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FROM THE DESK OF SENATOR DAVID LONG

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As many of you know, there is a big problem trying to put together this year's budget. The reason is simple: the State is out of money. We are officially, as of this writing, approximately $850 million dollars short of the money required to pay for the 2001-2003 budget. Translated, we are taking in $850 million dollars less than we are spending. And while the economy is beginning to show signs of life again, the improvement is not going to get us out of this mess.

The past two years, the State has gotten by with transfers of funds from various sources to bridge the gap. However, that money is now gone, and no gimmicks are going to work this time.

It means some difficult spending cuts will have to be made. The Governor has proposed a budget that basically flat-lines education. Education is far and away the most expensive portion of our State's budget, accounting for over 60% of what we spend ( this includes both K-12 and higher education ). But that won't get us to a balanced budget. As you can see, some very difficult decisions are ahead.

At the same time, we are at a critical moment in trying to modernize our state's economy. Indiana is behind most other states in pushing ahead with 21st century business and technology. Because of that, the recession has hit us harder. Our state government has a role to play in this modernization effort. We can help create an environment that is much more hospitable to entrepreneurship and business innovation. But that takes money, tax credits, etc. So how do we make progress toward these goals in this deficit-strapped budget environment.

The answer is one that is quite controversial with many involved in the tobacco cessation effort: using some of our State's tobacco settlement money to help seed the efforts to modernize the Indiana economy.

Indiana was part of a 45 state class action lawsuit against the tobacco companies that ended with a settlement that will bring approximately $160 million per year for 25 years to our state. This basis for the lawsuit was to recover tax dollars lost as a result of our state and the other 44 having to expend untold millions in Medicaid payments to cover the cost of tobacco related diseases. Thus, the money was a recovery of tax dollars, not a social cause to stomp out tobacco. Our state, however, became the only one in the country to put 100% of its tobacco settlement money toward health care services.

I supported this approach at the time, though I told my leadership I felt that some of these dollars should go toward future economic growth efforts. Michigan, by contrast, has used 50% of its tobacco dollars as an investment in the huge life sciences development effort in the Ann Arbor area and elsewhere in the state. As a result, they are far, far ahead of Indiana in the effort to make themselves a leader in this important technology that will stimulate their economy, create great jobs for their citizens, and cause, they hope, a ripple effect that will make Michigan a shining star in the new economy.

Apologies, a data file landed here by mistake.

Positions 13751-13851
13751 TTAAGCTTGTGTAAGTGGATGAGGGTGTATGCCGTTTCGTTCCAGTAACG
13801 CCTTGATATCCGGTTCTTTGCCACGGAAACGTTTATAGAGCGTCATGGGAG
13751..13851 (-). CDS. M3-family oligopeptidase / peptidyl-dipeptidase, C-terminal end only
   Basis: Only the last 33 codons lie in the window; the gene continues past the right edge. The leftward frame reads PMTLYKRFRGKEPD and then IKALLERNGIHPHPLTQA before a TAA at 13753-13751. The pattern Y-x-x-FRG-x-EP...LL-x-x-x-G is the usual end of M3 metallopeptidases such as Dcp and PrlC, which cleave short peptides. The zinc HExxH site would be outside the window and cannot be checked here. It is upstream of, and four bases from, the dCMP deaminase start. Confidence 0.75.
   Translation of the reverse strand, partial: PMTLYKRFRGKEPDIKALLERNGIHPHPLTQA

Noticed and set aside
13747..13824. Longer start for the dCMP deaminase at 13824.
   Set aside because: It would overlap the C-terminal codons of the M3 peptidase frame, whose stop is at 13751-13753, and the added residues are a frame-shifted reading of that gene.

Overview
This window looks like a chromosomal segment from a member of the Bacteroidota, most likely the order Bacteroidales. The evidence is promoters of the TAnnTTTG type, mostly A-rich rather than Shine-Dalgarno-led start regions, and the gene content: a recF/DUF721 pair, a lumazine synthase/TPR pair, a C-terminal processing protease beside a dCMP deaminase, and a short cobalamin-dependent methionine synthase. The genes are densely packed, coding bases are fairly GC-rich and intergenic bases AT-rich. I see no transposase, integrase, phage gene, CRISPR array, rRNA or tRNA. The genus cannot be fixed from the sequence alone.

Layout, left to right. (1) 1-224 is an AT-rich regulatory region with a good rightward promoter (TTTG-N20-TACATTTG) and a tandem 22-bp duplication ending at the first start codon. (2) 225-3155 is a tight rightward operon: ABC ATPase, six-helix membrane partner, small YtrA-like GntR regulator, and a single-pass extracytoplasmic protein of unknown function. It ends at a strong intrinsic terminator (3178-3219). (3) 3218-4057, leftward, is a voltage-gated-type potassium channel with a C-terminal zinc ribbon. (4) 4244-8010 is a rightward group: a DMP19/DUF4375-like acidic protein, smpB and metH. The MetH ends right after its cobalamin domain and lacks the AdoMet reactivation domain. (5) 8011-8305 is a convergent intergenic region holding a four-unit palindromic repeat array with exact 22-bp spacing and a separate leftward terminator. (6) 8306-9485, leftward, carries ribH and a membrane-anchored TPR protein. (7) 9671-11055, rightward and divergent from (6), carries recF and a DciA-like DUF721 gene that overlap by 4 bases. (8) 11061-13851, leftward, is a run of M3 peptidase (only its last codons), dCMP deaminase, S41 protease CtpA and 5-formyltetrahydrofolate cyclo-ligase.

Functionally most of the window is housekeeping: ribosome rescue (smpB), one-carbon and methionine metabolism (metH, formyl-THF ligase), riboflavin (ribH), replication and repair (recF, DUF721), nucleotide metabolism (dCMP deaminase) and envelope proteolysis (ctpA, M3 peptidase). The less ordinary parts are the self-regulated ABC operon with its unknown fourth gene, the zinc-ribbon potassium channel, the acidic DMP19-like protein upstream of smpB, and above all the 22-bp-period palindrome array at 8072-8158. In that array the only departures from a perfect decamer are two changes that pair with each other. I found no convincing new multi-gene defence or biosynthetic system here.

Most states have followed Michigan's lead in using a good percentage of their tobacco settlement dollars to invest in their economy or in their educational systems. I believe Indiana needs to do the same today.

When we invested 100% of those dollars in health related services, we had a $2 million dollar surplus, and times were good. Now, we realize that it will take a major effort by our political, business and academic leadership to help our economy recover. That means taking a new look at whatever opportunities are available to us. Given the tough economic times, the only money that seems to be available is the tobacco settlement money.

I'm not talking about undoing all of our programs supported by this money. Far from it. Many of the very worthy programs, such as a prescription drug support program for senior citizens, will remain and will have my full support. However, we have the ability to invest some substantial dollars in our economic future, and we need to do that, and do it now.

As I said, some very tough choices. But you didn't elect your representatives to run away and hide when times got tough. You expect us to roll up our sleeves and find some solutions, with a view toward the future, and an eye on the bottom line. Hopefully, we can find a bi-partisan solution to our current problems, and continue to set the stage for a strong recovery for our great state.

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